Summary judgment shall be granted when "the movant shows that there is no genuine dispute as to any material fact and the movant is entitled to judgment as a matter of law." Fed. R. Civ. P. 56(a) (2010). See Addisu v. Fred Meyer, Inc., 198 F.3d 1130, 1134 (9th Cir. 2000). The movants must support their position that a material fact is or is not genuinely disputed by either "citing to particular parts of materials in the record, including depositions, documents, electronically stored information, affidavits or declarations, stipulations (including those made for the purposes of the motion only), admissions, interrogatory answers, or other materials"; or "showing that the materials cited do not establish the absence or presence of a genuine dispute, or that an adverse party cannot produce admissible evidence to support the fact." Fed. R. Civ. P. 56(c). One of the principal purposes of summary judgment is to identify and dispose of factually unsupported claims and defenses. Celotex Corp. v. Catrett, 477 U.S. 317, 323-24 (1986).

Summary judgment must be granted against a party that fails to demonstrate facts to establish what will be an essential element at trial. See id. at 323. A moving party without the ultimate burden of persuasion at trial--usually, but not always, the defendant--has both the initial burden of production and the ultimate burden of persuasion on a motion for summary judgment. Nissan Fire & Marine Ins. Co., Ltd. v. Fritz Cos., 210 F.3d 1099, 1102 (9th Cir. 2000).

The burden initially falls upon the moving party to identify for the court those "portions of the materials on file that it believes demonstrate the absence of any genuine issue of material fact." T.W. Elec. Serv., Inc. v. Pac. Elec. Contractors Ass'n, 809 F.2d 626, 630 (9th Cir. 1987) (citing Celotex Corp., 477 U.S. at 323). "When the moving party has carried its burden under Rule 56(c), its opponent must do more than simply show that there is some metaphysical doubt as to the material facts." Matsushita Elec. Indus. Co., Ltd. v. Zenith Radio Corp., 475 U.S. 574, 586 (1986) (footnote omitted). The nonmoving party may not rely on the mere allegations in the pleadings and instead must set forth "specific facts showing that there is a genuine issue for trial." T.W. Elec. Serv., Inc., 809 F.2d at 630 (quotation omitted). At least some "'significant probative evidence tending to support the complaint'" must be produced. Id. (quoting First Nat'l Bank of Ariz. v. Cities Serv. Co., 391 U.S. 253, 290 (1968)). See Addisu, 198 F.3d at 1134 ("A scintilla of evidence or evidence that is merely colorable or not significantly probative does not present a genuine issue of material fact."). "[I]f the factual context makes the non-moving party's claim implausible, that party must come forward with more persuasive evidence than would otherwise be necessary to show that there is a genuine issue for trial." Cal. Arch'l Bldg. Prods., Inc. v. Franciscan Ceramics, Inc., 818 F.2d 1466, 1468 (9th Cir. 1987) (citing Matsushita Elec. Indus. Co., 475 U.S. at 587). Accord Addisu, 198 F.3d at 1134 ("There must be enough doubt for a 'reasonable trier of fact' to find for plaintiffs in order to defeat the summary judgment motion.").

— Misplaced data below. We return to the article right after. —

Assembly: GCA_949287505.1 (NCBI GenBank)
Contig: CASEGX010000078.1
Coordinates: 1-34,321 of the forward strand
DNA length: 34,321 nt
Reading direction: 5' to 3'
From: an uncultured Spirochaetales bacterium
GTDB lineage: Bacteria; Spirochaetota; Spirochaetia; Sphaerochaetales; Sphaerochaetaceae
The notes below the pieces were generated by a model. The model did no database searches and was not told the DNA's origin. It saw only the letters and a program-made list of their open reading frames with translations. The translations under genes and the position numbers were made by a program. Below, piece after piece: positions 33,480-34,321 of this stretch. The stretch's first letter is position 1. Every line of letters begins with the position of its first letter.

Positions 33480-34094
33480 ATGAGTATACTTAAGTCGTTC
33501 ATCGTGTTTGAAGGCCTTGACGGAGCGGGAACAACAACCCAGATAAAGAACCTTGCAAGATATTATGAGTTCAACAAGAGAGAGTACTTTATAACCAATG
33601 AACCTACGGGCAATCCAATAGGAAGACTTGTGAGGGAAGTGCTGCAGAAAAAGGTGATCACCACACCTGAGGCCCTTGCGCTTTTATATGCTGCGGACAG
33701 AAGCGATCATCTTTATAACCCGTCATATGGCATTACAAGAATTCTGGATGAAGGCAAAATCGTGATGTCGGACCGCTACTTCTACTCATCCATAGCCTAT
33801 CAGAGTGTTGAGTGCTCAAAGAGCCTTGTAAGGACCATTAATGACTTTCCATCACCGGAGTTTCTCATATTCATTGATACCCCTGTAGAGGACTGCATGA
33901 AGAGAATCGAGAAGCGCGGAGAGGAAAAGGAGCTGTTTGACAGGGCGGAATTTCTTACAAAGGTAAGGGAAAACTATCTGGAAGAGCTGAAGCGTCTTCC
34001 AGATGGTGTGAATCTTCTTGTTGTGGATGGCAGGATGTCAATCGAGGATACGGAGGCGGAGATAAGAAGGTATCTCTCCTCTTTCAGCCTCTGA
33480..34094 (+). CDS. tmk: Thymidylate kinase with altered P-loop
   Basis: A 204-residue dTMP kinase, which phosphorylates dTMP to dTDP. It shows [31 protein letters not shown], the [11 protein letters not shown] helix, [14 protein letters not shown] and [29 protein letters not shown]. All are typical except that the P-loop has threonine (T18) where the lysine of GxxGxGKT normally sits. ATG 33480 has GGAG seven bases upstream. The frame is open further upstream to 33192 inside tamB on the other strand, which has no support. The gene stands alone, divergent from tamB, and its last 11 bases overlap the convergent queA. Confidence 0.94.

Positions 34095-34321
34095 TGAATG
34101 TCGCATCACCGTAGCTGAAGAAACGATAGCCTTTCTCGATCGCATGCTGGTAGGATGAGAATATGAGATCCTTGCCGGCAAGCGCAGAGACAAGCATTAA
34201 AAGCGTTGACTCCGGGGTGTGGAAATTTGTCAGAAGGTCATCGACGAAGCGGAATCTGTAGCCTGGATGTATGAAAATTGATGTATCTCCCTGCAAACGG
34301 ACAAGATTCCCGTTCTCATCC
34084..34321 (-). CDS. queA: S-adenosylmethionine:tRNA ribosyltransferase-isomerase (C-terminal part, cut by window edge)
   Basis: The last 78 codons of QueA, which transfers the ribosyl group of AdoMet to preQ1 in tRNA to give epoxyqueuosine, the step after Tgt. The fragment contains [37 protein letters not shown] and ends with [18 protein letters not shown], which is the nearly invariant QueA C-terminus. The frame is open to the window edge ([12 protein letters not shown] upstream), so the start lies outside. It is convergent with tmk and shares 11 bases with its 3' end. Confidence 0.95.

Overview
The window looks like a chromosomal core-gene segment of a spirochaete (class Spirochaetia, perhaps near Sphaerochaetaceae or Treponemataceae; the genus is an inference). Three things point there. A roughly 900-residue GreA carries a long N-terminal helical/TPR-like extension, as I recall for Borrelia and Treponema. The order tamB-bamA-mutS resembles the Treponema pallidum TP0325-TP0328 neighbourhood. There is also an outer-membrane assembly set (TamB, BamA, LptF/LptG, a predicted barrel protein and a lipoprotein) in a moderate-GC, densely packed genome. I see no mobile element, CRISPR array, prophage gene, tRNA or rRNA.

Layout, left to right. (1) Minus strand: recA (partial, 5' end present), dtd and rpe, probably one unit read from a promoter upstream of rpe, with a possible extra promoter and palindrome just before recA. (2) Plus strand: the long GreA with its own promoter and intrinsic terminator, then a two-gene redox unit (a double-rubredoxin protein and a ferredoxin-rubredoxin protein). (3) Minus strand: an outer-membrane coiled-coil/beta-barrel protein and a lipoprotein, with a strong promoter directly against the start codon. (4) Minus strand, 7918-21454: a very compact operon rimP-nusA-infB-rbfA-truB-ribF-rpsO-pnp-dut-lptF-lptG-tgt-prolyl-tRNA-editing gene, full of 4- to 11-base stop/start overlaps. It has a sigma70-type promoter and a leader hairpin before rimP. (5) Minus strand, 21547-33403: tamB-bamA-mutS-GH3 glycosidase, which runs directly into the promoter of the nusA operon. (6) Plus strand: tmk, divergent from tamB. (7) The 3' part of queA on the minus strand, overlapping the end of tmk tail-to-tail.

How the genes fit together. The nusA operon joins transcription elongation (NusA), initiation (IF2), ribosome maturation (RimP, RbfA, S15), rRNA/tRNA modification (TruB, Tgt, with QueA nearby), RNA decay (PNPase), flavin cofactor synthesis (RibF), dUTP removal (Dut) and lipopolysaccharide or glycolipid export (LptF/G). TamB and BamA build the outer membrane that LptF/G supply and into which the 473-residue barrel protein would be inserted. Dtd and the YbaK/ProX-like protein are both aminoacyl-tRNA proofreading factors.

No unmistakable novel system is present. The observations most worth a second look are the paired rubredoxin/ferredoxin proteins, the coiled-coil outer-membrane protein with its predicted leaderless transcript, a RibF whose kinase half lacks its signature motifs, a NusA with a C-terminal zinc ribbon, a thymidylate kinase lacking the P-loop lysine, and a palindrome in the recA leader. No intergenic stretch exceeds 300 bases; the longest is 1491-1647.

All evidence and inferences must be construed in the light most favorable to the nonmoving party. T.W. Elec. Serv., Inc., 809 F.2d at 631. Inferences may be drawn from underlying facts not in dispute, as well as from disputed facts that the judge is required to resolve in favor of the nonmoving party. Id. When "direct evidence" produced by the moving party conflicts with "direct evidence" produced by the party opposing summary judgment, "the judge must assume the truth of the evidence set forth by the nonmoving party with respect to that fact." Id.


Clemmons's remaining claims allege (1) race discrimination under Title VII, (2) gender discrimination under Title VII, and (3) breach of contract and/or promissory estoppel. Because Clemmons fails to make the requisite factual showing to support his claims, the court grants summary judgment in favor of Defendants.